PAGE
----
After coming to a slow crawl on the fiscal deal, this Congress will leave a legacy of the fewest enacted laws than any since 1947; Jonathan Allen writes that the best the 112th Congress has been able to do is "avert the worst."
The 112th Congress came in with a bang, but it is crawling out with the soft whimper of failure.
For two years, President Barack Obama and Congress ignored virtually every other pressing matter to engage in an ideological war over the size of government and who should foot the bill for it.
They racked up more processes than policies: a blue-ribbon White House commission, Vice President Joe Biden's working group, bilateral talks between Obama and Speaker John Boehner, a "supercommittee," a "Gang of Six" that became a "Gang of Eight" and, finally, Biden and Senate Minority Leader Mitch McConnell (R-Ky.) coming to a deal that leaves open as many politically thorny issues as it solves.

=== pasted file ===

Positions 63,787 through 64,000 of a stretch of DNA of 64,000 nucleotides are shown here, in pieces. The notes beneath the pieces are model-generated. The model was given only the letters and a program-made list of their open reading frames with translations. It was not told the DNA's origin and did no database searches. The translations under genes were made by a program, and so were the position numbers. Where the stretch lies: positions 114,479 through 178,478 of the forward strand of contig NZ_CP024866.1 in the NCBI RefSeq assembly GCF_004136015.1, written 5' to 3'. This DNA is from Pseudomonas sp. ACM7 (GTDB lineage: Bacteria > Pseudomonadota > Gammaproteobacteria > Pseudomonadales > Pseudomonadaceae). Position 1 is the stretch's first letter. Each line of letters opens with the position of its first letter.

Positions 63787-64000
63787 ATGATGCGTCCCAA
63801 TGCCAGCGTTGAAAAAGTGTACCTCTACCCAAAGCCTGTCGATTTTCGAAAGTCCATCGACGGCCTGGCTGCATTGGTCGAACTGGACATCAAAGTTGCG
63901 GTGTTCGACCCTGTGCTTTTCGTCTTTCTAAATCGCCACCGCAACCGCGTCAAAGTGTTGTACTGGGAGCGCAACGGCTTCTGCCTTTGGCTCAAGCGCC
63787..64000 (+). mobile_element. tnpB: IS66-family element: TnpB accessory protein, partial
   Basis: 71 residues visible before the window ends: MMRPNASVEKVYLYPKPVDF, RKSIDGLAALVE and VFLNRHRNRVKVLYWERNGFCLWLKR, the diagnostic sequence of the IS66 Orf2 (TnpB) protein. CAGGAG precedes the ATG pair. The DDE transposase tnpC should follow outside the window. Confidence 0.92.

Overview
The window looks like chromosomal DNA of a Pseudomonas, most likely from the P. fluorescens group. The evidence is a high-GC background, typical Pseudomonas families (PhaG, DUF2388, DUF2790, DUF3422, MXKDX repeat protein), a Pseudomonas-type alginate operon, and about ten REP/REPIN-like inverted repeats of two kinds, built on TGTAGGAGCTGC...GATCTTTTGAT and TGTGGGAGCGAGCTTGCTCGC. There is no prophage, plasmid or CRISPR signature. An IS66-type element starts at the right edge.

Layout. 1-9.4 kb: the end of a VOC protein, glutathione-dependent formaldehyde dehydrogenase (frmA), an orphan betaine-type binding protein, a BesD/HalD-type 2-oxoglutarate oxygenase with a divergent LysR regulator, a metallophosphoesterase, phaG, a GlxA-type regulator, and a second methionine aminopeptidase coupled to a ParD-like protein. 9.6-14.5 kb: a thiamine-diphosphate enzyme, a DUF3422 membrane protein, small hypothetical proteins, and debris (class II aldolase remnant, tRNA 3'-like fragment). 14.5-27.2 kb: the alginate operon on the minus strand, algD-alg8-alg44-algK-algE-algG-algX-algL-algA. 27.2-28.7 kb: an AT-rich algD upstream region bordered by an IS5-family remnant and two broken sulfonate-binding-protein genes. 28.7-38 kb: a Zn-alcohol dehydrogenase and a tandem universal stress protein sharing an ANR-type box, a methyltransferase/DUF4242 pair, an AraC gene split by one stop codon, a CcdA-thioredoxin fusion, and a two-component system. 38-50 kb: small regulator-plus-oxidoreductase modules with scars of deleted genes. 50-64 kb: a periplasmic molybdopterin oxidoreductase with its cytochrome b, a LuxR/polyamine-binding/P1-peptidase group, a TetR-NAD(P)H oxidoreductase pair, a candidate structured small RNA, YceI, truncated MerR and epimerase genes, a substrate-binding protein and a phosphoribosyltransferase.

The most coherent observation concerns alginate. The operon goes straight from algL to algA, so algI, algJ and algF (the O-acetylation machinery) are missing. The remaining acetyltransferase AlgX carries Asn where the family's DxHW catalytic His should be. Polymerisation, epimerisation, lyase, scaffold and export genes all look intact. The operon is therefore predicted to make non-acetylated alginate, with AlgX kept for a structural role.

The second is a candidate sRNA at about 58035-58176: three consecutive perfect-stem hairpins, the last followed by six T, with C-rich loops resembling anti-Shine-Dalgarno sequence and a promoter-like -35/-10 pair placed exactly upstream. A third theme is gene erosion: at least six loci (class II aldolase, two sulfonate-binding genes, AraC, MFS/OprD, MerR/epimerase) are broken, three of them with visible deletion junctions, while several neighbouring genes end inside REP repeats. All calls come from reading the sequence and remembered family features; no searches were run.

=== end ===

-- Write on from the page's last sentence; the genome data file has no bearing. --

They didn't even hit their deadline. The Senate voted two hours past the zero mark of midnight on New Year's morning, and House Republicans spent most of Tuesday wrangling with each other over whether and how to move forward — with a final late-night vote that passed the Senate bill on the strength of a majority of House Democrats and a minority of House Republicans. Their uncertainty was a stark reminder of how fractious the House majority has been over the past two years. After all, the bill had just passed the Senate with all but five Republicans supporting it.